North Korea is likely to be on the agenda as Foreign Minister Murray McCully meets with senior US military officials in Hawaii this week.
McCully is scheduled to meet with US Pacific Command Harry B Harris in Honolulu, and he is expected to discuss security issues in the Korean Peninsula.
Tensions are high in the region. North Korea has been escalating its weapons programme and the Trump Administration has warned its patience with the country is running out.
During a visit to the Demilitarised Zone between North and South Korea this week, US Vice President Mike Pence warned Pyongyang not to test America's resolve and military power.
Harris visited New Zealand last year aboard the USS Sampson, which attended the Royal New Zealand Navy 75th birthday celebrations, the first visit by a US ship in 33 years.
His Pacific Command has a fleet of 1100 aircraft and 200 ships, including five aircraft carriers.
One of those aircraft carriers, the USS Carl Vinson, was deployed in the waters off the Korean Peninsula this week, in a move described by North Korea as an "aggressive war drill". The ship was shadowed by Chinese and Russian vessels.
"The US Pacific Command is responsible for US military operations in over half the world's surface," McCully said today.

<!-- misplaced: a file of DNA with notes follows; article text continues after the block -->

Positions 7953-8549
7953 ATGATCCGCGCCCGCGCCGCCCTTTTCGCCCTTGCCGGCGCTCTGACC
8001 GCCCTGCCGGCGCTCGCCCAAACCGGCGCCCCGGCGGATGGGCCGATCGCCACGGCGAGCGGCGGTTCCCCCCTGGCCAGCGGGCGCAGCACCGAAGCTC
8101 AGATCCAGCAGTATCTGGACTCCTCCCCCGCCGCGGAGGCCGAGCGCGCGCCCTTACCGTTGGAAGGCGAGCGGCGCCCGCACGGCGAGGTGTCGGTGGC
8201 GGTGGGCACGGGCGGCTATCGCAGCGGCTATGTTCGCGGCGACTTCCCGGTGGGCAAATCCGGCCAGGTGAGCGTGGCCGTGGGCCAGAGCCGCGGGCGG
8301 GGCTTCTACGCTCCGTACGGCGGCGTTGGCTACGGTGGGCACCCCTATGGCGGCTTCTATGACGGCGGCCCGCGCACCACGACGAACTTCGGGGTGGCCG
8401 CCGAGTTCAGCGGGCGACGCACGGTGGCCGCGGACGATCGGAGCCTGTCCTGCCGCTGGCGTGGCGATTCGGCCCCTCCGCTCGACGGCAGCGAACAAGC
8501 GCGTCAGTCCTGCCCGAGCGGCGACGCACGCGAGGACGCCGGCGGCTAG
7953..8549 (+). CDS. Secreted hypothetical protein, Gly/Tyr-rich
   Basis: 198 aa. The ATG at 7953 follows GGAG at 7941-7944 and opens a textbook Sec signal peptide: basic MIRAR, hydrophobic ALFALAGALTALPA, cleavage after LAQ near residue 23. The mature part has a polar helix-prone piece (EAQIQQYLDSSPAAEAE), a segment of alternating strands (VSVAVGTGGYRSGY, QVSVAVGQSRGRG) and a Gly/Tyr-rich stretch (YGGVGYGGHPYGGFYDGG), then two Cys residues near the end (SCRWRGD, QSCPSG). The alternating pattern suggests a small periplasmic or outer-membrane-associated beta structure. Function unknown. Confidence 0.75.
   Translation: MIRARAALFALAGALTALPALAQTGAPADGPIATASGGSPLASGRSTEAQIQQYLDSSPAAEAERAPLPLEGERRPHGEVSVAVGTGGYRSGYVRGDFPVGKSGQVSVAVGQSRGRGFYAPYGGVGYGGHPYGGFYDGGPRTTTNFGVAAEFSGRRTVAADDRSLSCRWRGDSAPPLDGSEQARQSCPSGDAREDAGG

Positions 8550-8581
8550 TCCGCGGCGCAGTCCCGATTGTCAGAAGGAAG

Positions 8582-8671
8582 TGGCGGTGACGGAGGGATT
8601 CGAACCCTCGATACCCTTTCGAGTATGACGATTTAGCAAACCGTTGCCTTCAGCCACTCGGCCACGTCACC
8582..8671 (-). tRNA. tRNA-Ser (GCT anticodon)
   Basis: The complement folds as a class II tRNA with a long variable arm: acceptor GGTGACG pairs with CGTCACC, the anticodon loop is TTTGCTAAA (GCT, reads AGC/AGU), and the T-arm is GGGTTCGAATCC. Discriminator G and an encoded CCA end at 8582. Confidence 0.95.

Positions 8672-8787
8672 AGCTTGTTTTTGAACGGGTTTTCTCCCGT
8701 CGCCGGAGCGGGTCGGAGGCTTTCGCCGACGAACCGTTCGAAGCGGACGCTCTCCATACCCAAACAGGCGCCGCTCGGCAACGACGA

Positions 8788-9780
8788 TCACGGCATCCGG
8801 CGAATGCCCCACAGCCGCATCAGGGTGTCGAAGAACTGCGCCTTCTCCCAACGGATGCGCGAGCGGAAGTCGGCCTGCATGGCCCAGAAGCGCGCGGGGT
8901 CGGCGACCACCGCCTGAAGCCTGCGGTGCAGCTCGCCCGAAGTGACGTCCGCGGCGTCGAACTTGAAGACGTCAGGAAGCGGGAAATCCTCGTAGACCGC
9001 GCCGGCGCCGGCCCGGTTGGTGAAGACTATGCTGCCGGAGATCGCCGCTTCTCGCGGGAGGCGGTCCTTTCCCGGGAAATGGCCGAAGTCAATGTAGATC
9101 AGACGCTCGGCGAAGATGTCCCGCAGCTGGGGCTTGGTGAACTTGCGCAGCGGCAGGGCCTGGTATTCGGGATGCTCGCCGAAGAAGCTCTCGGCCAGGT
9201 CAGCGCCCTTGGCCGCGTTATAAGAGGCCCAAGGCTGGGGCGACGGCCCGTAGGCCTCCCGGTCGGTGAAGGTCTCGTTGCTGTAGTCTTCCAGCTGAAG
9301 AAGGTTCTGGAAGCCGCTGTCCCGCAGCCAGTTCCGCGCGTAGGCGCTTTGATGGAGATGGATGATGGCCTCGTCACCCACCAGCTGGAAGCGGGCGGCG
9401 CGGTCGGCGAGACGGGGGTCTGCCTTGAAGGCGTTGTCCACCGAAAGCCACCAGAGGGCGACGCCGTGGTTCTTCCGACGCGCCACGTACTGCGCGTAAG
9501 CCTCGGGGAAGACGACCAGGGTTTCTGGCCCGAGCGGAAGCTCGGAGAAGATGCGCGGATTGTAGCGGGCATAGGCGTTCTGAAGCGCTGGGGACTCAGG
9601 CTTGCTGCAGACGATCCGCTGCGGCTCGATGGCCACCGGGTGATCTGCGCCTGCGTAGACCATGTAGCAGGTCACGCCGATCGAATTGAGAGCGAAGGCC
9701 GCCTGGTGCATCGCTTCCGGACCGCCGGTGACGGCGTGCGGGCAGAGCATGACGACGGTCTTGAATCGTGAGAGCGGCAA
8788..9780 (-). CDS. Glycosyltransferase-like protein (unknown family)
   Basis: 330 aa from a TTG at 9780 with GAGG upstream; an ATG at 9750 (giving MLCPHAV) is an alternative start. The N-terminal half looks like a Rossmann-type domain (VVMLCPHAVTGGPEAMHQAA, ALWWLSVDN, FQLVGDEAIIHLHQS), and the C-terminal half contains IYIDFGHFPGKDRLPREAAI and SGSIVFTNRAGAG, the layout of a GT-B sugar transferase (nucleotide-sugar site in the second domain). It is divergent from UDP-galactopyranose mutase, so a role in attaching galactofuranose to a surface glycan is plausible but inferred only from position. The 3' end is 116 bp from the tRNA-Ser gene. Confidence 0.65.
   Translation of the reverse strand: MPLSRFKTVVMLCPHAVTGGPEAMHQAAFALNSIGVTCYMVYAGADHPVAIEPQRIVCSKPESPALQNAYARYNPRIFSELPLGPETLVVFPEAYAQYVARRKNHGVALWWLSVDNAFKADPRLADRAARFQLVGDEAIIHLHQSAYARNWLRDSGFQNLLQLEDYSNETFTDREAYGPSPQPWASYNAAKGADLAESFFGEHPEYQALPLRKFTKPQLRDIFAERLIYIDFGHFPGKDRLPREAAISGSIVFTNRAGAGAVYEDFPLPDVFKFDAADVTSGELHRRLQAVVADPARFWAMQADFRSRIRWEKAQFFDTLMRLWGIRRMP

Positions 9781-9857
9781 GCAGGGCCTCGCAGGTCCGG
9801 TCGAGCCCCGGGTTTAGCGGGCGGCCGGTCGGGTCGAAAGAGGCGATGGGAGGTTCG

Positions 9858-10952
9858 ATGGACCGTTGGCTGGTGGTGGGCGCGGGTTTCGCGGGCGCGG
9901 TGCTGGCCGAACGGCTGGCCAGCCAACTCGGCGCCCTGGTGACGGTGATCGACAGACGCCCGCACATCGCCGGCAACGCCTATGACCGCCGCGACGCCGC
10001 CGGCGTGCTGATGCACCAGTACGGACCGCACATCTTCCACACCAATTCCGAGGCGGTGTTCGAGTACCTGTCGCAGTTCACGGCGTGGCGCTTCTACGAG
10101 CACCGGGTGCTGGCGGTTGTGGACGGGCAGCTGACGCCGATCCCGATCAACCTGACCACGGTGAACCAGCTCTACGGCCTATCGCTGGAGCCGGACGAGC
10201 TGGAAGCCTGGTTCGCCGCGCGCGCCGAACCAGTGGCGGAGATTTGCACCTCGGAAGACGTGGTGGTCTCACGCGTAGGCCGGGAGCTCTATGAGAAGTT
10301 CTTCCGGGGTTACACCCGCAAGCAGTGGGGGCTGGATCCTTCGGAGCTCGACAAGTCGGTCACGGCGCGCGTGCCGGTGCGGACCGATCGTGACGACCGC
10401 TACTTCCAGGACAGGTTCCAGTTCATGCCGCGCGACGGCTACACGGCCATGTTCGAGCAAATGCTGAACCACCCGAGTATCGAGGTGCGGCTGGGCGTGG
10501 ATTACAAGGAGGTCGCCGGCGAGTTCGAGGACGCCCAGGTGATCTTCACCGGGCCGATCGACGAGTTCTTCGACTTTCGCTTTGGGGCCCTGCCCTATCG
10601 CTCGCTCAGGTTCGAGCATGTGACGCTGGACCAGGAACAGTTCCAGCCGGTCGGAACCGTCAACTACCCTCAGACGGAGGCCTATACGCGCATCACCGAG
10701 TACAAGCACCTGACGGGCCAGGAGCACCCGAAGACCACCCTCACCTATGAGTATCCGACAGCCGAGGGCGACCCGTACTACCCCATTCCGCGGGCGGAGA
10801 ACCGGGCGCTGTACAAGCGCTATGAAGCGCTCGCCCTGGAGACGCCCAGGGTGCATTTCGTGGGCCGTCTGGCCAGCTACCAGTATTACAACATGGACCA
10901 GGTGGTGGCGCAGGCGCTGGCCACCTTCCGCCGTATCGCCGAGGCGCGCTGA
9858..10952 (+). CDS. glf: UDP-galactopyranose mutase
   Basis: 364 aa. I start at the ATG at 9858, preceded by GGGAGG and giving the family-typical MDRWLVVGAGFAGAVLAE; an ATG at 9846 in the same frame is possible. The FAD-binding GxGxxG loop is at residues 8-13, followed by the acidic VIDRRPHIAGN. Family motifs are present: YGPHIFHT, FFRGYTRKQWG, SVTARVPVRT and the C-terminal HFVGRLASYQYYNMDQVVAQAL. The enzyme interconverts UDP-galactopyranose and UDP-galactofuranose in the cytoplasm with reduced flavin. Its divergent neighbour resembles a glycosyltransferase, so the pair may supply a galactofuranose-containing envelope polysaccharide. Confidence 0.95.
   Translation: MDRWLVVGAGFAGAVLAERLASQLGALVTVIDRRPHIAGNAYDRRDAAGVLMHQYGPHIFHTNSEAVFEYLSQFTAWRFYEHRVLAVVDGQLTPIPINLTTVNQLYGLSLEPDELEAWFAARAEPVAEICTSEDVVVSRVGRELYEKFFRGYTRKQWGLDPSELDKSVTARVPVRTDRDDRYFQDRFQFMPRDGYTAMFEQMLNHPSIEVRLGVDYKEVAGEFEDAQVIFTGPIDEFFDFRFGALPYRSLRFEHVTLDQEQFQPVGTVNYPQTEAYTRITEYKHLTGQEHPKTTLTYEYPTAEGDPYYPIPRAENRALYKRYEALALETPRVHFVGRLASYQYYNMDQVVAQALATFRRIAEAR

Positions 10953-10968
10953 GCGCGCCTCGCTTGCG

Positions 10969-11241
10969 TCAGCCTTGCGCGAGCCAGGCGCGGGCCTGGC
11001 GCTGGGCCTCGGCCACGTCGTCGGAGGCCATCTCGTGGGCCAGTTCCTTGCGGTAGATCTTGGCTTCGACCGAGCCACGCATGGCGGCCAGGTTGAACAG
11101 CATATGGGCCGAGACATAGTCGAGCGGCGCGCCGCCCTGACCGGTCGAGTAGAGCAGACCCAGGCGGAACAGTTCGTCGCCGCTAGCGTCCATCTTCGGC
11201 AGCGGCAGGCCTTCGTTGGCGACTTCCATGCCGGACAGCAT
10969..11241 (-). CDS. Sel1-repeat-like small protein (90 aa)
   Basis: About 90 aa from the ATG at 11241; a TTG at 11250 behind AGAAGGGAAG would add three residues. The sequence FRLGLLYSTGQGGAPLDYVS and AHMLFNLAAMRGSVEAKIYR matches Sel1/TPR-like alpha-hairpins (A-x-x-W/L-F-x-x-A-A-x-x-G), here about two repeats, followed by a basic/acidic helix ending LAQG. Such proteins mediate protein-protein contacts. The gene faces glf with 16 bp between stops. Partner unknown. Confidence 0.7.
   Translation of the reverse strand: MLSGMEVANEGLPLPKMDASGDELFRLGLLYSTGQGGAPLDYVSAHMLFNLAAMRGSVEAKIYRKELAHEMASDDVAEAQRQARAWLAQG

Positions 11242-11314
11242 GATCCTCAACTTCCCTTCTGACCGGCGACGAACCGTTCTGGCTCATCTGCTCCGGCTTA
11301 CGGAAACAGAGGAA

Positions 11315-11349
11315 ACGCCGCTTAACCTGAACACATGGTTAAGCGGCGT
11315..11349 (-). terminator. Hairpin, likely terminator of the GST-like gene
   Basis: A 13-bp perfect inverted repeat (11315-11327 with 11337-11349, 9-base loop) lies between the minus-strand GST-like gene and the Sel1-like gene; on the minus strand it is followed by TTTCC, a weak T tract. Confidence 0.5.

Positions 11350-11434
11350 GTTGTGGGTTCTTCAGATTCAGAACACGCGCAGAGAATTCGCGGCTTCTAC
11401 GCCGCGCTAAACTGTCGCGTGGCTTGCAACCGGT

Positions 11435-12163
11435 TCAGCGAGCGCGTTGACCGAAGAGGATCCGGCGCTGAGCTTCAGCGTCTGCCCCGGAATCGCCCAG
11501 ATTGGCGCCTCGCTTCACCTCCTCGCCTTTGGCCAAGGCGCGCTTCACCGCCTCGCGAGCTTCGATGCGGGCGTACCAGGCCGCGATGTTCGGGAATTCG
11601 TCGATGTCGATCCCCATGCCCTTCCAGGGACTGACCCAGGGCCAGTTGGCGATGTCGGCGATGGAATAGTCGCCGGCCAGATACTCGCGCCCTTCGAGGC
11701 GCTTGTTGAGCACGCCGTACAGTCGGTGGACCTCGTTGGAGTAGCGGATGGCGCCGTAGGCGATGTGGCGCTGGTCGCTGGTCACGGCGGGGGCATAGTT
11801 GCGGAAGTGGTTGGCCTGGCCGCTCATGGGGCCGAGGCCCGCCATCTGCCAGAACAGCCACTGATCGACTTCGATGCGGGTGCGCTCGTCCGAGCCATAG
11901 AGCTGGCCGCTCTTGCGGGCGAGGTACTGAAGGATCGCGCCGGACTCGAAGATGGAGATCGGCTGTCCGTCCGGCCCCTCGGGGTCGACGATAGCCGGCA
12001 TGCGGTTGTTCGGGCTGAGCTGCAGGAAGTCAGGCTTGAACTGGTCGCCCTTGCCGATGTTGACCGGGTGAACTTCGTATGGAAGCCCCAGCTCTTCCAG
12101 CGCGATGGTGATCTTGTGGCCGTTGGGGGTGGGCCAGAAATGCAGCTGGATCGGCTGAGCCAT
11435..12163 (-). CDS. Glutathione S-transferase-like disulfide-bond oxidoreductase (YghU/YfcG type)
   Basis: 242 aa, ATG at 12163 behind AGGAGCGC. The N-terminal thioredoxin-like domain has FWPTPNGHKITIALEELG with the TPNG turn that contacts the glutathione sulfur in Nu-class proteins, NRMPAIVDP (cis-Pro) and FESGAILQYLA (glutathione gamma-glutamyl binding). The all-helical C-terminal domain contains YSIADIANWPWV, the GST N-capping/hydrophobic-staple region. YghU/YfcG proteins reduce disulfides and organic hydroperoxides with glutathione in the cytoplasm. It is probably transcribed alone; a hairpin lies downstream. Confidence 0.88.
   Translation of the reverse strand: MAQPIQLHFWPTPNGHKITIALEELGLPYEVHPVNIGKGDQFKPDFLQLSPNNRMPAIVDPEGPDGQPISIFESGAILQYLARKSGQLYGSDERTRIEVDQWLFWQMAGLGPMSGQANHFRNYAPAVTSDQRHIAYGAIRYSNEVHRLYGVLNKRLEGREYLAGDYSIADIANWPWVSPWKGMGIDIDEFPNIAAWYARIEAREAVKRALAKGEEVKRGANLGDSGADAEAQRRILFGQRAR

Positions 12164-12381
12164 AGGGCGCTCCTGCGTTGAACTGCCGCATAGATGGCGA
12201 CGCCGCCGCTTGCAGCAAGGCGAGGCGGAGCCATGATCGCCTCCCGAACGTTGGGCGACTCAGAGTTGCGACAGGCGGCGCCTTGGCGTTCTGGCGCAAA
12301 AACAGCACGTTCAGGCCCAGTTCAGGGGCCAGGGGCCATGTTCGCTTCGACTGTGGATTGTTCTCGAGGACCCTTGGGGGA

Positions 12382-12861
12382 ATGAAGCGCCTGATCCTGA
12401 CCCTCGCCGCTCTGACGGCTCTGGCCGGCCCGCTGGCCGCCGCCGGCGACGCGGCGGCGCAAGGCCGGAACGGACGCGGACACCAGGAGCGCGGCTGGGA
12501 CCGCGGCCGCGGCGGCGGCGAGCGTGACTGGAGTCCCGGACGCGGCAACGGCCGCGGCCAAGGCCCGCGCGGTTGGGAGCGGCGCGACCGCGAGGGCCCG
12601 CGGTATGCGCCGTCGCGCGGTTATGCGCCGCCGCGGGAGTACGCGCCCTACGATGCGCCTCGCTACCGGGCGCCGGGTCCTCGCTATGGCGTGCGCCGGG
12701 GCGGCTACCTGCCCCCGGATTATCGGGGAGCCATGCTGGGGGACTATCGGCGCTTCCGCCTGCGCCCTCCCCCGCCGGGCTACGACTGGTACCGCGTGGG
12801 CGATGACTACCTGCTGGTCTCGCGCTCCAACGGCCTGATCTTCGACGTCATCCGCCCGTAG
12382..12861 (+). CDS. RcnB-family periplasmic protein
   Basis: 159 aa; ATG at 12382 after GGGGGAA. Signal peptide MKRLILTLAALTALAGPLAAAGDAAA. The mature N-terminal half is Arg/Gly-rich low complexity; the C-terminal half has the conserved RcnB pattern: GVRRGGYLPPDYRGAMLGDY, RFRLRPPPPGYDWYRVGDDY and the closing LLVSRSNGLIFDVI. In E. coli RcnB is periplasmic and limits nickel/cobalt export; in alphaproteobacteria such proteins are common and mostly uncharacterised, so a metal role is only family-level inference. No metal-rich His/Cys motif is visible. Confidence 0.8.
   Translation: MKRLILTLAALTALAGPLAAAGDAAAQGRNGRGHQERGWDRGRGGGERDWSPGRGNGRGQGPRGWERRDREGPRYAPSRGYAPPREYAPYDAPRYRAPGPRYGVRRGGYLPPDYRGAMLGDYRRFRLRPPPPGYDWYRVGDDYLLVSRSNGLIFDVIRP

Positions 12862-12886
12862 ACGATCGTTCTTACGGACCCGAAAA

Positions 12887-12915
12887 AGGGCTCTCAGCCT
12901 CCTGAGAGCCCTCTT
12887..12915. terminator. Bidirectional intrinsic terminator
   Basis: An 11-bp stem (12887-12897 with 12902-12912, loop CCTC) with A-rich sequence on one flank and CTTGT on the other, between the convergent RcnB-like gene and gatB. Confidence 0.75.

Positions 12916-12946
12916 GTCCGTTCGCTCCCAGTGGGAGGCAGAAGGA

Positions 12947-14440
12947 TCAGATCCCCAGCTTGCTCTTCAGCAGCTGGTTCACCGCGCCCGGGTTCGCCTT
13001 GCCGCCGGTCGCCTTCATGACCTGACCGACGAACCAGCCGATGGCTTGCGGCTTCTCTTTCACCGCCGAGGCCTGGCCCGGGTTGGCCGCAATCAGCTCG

"Honolulu is a pivotal channel for New Zealand's views on Asia-Pacific into Washington DC and my visit is an opportunity to emphasise the value of New Zealand-US co-operation in the Asia Pacific."
Last month, McCully condemned North Korea "in the strongest terms" after it carried out multiple missile tests.
"This decision is highly provocative and deeply detrimental to regional and global security," he said at the time.
North Korea has launched more than 20 missiles since last year, in breach of United Nations Security Council resolutions which ban all such missile tests by the country.
McCully will also visit the New Zealand Consulate-General in Honolulu, which was opened in 2014.
"New Zealand's presence in Honolulu has deepened our connections with US military leaders and is a gateway for our engagement with North Pacific countries," he said.
McCully said he also planned to meet with Hawaii's political leaders, opinion makers, and academics. He said the areas of co-operation between New Zealand and the US in the Honolulu included climate change, fisheries, humanitarian aid and disaster risk management.
McCully is stepping down as Foreign Minister in May, and this will be his second-to-last overseas trip. He will visit Vietnam next week.
The minister announced in December he would quit politics at the election.